Judgment of parents by children
But children, you can violate this passage by judging your parents by an unbiblical standard as well. If you children are hard on your parents for their decisions and speak evil against them, you need to ask yourself if you have set yourself up as the standard and judge or if you can really appeal to the Bible for what you are doing and for the way you are doing it. You may think your parents are judgmental and legalistic, and in the process be speaking against them in violation of James. James is not saying that you cannot disagree with your parents, but Scripture is clear that any subordinate who disagrees needs to do so not by way of rebuke, but by way of appeal. 1 Timothy 5:1 says, do not rebuke an elder, but appeal to him as to a father… Many children have no idea that they are judging God's laws and the one Lawgiver by judging their parents.
Judgment of the church by individuals
Can individuals act as judges of churches in ungodly ways? Again, the answer is "Yes." This church and its doctrines have been evil spoken of by people who have not been willing to study whether what we believe is biblical. We must be careful not to do the same thing to other churches. If they are out of accord with the Bible – fine, proclaim God's judgment. But we must be careful that we do not set up our opinions and preferences as things by which to judge others.
Judgment of individual liberty by the church
But just as frequently, churches have judged individual liberties. They have imposed certain practices without convincing people from the Bible that those practices are truly biblical. That is why in your worship notes I have sought to be ever so careful even on practices that I believe to be biblical – like headcoverings, not to take away the liberty of individuals to be convinced by and judged by the Lord. Paul told the Bereans that they were more noble minded than the Thesalonians because they searched the Scriptures daily to see if these things were so. The Thesalonians in contrast were too prejudiced to be willing to study what Paul said, and it was evident that they had a higher standard than God's law. Their higher standard was what they thought made sense. And so points E and F need to be held in balance. Churches need to respect the individual liberty of individuals, but individuals need to listen to the Biblical teaching of churches. If we reject a message of sin from the Bible, we have violated James just as much as if we adopt a message of legalism. According to verse 11 we must be doers of the law, and not use liberty as an excuse for sin. And so there is a balance there.
Judgment of the state by others
The last area is the state. We need to make sure that we do not glibly accuse the President, congressmen or Senators of sin when the Bible hasn't defined their vote or behavior as sin. In the heat of political debate, this is so easy to do. On the other hand, we must not be timid to proclaim God's judgment if the state is violating the Scriptures. Don't worry that others might disagree with you, or that you might be called a legalist. John the Baptist proclaimed all the sins of Herod according to Luke 3:19. The state is subject to God's law, and it does not have authority to go beyond it.
Judgment of others by the state
Finally, God has freed individual conscience from the judgment of the state. According to Deuteronomy 1, the state must judge according to the judgments of God. I have heard Christians say that if the state makes a law, you are bound to obey it. But that would make it impossible to call any law a wicked law. Yet Psalm 94:20 condemns wicked rulers… who frame evil by statute. Herbert Schlossberg, in commenting on that verse said, "…if there are wicked statutes, it must mean that there is a law above the statutes by which their wickedness is identified and judged. There is a transcendant principle, a higher law, that relativizes all statutes and all sovereigns." So we need to ask, "Are they proclaiming the law or are they judging the law?" Those are the only two options. They are either proclaiming God's law or they are judging God's law. And I am not willing to side with a law that is judging God's law. No way. This is why modern judges who legislate are particularly vile. They are judging the law. But in terms of James' principle, there is only one lawgiver, and unless the state judges in terms of that one law-word, the Bible, they have no authority. The theory that law has authority simply because it is passed is legal positivism, and it is not Biblical, nor is it Constitutional.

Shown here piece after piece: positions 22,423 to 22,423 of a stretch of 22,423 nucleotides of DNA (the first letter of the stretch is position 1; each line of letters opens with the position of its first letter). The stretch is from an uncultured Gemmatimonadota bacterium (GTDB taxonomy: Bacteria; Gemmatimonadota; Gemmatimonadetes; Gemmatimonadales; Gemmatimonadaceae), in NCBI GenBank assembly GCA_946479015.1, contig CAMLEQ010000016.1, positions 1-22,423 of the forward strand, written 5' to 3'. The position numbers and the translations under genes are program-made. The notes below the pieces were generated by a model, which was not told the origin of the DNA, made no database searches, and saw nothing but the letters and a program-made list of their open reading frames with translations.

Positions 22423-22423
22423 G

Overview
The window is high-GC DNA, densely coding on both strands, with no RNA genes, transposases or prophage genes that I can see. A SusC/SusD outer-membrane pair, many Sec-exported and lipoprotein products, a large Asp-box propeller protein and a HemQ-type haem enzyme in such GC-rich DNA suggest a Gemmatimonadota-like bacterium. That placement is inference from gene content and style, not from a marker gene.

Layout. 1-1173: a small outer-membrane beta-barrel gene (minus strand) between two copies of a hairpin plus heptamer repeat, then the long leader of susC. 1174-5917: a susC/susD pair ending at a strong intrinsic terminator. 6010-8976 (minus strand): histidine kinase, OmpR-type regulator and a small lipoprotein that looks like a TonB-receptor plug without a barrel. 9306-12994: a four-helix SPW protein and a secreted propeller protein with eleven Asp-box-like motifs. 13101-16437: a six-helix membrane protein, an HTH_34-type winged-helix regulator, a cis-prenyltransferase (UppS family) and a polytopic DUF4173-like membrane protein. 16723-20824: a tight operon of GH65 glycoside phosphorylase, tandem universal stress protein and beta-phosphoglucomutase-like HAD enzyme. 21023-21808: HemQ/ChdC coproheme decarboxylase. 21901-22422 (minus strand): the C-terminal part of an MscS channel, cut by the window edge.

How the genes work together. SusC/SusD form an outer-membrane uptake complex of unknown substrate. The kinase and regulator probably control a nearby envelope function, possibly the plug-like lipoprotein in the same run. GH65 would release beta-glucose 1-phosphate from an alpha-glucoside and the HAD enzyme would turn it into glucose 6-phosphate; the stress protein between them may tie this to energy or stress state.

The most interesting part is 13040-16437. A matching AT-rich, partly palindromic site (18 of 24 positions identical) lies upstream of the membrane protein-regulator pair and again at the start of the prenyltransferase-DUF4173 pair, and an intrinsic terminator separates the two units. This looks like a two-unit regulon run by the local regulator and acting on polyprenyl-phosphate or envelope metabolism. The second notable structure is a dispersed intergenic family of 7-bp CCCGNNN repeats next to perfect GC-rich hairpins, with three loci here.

If the state were to turn around and say that we can preach anything we want, but we may not preach against homosexuality, we must obey God rather than man. In China, the state church is allowed to exist, but they were not allowed to preach on the book of Revelation. The state does not have the jurisdiction to say that. They are speaking evil against the church, judging the church, and in the process judging God's law and the Lawgiver Himself. If we have liberty of conscience in every other area, then we have liberty of conscience in this one too. There is not two law-givers or one and a half lawgivers. There is one lawgiver, and to deny that, is to deny God's authority. We need to be promoting Biblical law in the state. Nothing else will restore true liberty to our nation.
So let me end simply by reading this section that defines how we can have true liberty and true judgment. Do not speak evil of one another, brethren. He who speaks evil of a brother and judges his brother, speaks evil of the law and judges the law. But if you judge the law, you are not a doer of the law but a judge. There is one Lawgiver, who is able to save and to destroy. Who are you to judge another? May we not be judges, but proclaimers; not destroyers of liberty, but givers of liberty. Amen.